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Tuesday, March 08, 2016

Ind. Decisions - 7th Circuit decides two Indiana cases today; commends ND Ind. judge

In USA v. Anthony Lomax (SD Ind., Barker), a 19-age opinion, Judge Williams writes:

A jury found Anthony Lomax, Brandon Lomax, and Demond Glover guilty of conspiring to possess with the intent to distribute and to distribute 1,000 grams or more of heroin. 21 U.S.C. § 841(a)(1). On appeal, the defendants argue that the evidence did not prove beyond a reasonable doubt that they joined the conspiracy with the intent to further the goals of the conspiracy. They maintain they were running three separate heroin business-es. We reject this argument. Anthony Lomax separately argues that he was not a part of the conspiracy, but instead had a buyer-seller relationship with Brandon Lomax. As such, he claims that the district court erred by refusing to instruct the jury about the buyer-seller relationship. We agree and remand Anthony Lomax’s case for a new trial to include the buyer-seller jury instruction.

Brandon Lomax argues that he was entitled to a jury determination on whether he had two prior drug convictions, and the district court’s finding that he had two prior drug convictions, which enhanced his mandatory minimum sentence to life imprisonment, violated the Constitution. We disagree and affirm his sentence.

Demond Glover also challenges his sentence stating that his case should be remanded for resentencing because he was erroneously classified as a career offender in light of Johnson v. United States, 135 S. Ct. 569 (2015). Because we find that the error was harmless, we affirm his sentence.

In USA v. James Thomas (ND Ind., Springmann), a 7-page opinion, Judge Easterbrook writes:
James Thomas pleaded guilty to possessing cocaine with intent to distribute and was sentenced to 235 months’ imprisonment—a term below the Guideline range of 292 to 365 months for someone with his criminal history who distributed as much cocaine as he did. His appeal does not contest the length of his sentence but does maintain that the procedure the judge used to arrive at the sentence violated the Due Process Clause of the Fifth Amendment. The district judge arrived at the sentence after a multi-­step procedure that the parties agree is the norm in her court: [see pp.3-4 of opinion] * * *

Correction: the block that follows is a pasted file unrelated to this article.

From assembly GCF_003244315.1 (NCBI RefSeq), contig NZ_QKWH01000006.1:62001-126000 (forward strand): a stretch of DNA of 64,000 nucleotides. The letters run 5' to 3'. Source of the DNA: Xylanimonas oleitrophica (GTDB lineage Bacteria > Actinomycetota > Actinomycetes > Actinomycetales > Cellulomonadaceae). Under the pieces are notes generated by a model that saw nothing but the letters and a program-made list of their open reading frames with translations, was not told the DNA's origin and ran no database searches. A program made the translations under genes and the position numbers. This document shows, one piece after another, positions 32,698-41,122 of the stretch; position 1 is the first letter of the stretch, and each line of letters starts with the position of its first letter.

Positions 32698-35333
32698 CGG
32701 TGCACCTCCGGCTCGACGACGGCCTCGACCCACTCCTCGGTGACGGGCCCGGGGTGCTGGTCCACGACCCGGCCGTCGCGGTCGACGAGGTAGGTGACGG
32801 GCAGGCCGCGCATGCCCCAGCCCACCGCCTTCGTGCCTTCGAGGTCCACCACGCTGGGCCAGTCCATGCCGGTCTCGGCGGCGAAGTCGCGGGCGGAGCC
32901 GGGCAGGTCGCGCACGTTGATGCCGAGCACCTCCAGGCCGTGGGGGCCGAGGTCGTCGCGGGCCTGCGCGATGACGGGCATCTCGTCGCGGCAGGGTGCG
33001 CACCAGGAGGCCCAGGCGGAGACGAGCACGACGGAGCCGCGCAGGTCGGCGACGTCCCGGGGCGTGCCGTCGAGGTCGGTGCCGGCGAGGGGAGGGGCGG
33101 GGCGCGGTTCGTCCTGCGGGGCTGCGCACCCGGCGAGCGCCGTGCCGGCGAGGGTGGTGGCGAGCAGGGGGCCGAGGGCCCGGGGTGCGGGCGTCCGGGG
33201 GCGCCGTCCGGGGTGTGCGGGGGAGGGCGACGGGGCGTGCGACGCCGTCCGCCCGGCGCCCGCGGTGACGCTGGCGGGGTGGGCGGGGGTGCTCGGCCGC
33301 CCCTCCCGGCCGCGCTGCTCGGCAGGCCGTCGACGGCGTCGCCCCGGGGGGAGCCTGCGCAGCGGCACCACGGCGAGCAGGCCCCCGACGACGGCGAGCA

The Due Process Clause requires notice and an opportunity for a hearing. See, e.g., Jones v. Flowers, 547 U.S. 220 (2006). The procedure the district judge used gave Thomas more notice than Rule 32 requires, and more opportunities to be heard than Rules 32 and 43 require. It eliminated any dis-­‐‑ pute about the terms of supervised release, which have be-­‐‑ deviled district courts (and this court) in recent years. See, e.g., United States v. Orozco-­Sanchez, No. 15-­1252 (7th Cir. Feb. 26, 2016); United States v. Kappes, 782 F.3d 828 (7th Cir. 2015). The early announcement of an inclination to deduct two offense levels allowed everyone to prepare for a focused argument on just where in the 235-­ to 293-month range the sentence should fall, without extinguishing the prosecutor’s opportunity to argue for a sentence higher than 293 months or the defense’s opportunity to ask for fewer than 235 months. Both sides used that opportunity. The procedure made everyone better off. Philosophers and economists might call it a Pareto-­superior, if not a Pareto-­optimal, approach to sentencing. Other district judges may deem it worthy of emulation; it is enough for us to call it constitutional. AFFIRMED [ILB emphasis]

Posted by Marcia Oddi on March 8, 2016 06:21 PM
Posted to Ind. (7th Cir.) Decisions